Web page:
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Hastings International and Comparative Law Review

Authors

James Sloan

Abstract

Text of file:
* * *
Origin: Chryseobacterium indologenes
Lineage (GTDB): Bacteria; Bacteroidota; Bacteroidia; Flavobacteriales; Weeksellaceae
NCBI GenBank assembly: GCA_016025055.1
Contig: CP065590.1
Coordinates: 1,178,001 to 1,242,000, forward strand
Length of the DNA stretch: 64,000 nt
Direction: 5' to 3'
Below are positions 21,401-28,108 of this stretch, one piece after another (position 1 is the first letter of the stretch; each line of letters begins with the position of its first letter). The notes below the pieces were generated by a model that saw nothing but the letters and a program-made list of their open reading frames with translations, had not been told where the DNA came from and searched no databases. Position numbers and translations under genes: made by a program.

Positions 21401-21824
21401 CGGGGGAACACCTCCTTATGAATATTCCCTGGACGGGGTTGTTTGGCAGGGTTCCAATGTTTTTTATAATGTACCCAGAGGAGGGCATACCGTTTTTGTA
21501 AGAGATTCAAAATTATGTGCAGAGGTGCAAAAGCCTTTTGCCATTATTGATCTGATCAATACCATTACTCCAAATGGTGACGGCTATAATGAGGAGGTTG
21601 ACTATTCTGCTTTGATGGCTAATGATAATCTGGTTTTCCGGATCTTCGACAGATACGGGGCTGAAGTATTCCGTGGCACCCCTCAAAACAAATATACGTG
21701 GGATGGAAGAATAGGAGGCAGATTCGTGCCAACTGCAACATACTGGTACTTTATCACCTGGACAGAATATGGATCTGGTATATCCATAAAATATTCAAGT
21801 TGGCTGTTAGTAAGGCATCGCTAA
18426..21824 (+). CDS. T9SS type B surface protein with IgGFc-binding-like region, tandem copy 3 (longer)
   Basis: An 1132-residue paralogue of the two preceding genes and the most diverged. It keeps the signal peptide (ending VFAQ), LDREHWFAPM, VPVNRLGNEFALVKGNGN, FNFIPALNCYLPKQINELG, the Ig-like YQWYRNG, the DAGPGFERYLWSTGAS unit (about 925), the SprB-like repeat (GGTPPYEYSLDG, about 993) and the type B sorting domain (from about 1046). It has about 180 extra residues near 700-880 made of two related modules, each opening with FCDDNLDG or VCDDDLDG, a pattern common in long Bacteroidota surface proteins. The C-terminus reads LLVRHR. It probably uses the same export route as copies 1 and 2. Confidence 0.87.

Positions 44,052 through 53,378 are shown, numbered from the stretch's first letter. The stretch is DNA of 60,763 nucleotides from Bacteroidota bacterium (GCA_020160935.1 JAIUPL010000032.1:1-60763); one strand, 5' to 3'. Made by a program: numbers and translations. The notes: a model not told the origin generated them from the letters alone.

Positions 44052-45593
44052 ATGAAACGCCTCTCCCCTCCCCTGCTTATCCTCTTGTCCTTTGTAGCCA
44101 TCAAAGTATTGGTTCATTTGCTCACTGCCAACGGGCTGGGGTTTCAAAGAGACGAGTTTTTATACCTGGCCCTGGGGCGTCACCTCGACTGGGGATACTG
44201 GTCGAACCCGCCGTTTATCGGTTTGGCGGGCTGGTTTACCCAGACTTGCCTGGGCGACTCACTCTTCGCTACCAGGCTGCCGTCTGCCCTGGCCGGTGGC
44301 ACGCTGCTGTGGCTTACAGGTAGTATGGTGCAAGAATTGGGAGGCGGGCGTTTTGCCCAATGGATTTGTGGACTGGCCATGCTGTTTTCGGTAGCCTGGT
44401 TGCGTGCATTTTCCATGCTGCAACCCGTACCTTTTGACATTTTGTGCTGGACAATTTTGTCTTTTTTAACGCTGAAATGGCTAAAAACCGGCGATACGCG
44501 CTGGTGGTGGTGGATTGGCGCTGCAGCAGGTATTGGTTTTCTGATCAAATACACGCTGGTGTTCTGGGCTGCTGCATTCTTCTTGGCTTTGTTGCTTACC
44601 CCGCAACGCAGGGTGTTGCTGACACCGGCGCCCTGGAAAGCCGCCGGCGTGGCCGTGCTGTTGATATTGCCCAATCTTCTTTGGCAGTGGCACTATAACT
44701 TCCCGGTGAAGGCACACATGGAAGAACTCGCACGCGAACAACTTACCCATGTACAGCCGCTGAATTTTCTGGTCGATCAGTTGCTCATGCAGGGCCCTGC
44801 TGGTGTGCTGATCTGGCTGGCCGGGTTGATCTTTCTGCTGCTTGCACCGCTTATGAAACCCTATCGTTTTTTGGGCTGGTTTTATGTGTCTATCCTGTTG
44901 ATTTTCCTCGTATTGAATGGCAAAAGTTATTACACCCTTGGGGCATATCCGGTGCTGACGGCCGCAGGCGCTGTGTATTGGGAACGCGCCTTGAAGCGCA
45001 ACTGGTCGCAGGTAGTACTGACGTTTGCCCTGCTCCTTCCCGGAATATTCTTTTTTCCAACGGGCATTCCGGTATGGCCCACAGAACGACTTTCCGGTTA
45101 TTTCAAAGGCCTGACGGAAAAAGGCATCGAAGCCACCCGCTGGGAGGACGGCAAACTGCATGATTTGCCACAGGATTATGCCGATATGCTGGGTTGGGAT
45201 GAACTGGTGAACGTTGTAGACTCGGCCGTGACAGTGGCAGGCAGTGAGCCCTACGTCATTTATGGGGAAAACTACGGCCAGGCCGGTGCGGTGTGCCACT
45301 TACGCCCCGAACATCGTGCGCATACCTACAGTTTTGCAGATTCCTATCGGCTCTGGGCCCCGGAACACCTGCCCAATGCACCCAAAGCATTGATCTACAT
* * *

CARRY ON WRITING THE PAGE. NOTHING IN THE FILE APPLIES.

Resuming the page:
U.N. peacekeeping operations have traditionally been expected to adhere to three key principles: they must operate with the consent of the host state, they must act impartially and they must limit their use of force to self-defense. This article focuses on the final characteristic, the self-defense principle, and chronicles the attitude of the U.N. towards its observance. As the article will show, there have been three main periods where the self-defense principle has been ignored: with ONUC operation in the Congo in the early 1960s, with several missions in the early 1990s and, finally, with the current period, beginning in 1999. The first two periods of forceful peacekeeping resulted in operations ill-suited to their tasks and prone to failure. In each case the result was a crisis in U.N. peacekeeping, and arguably the U.N. as a whole, and a return to an observance of the self-defense principle. This article will ask whether the U.N.'s current reliance on forceful peacekeeping represents the future of U.N. peacekeeping, or whether it is merely a precursor to an inevitable "bust" in what has historically been shown to be a boom-bust cycle.

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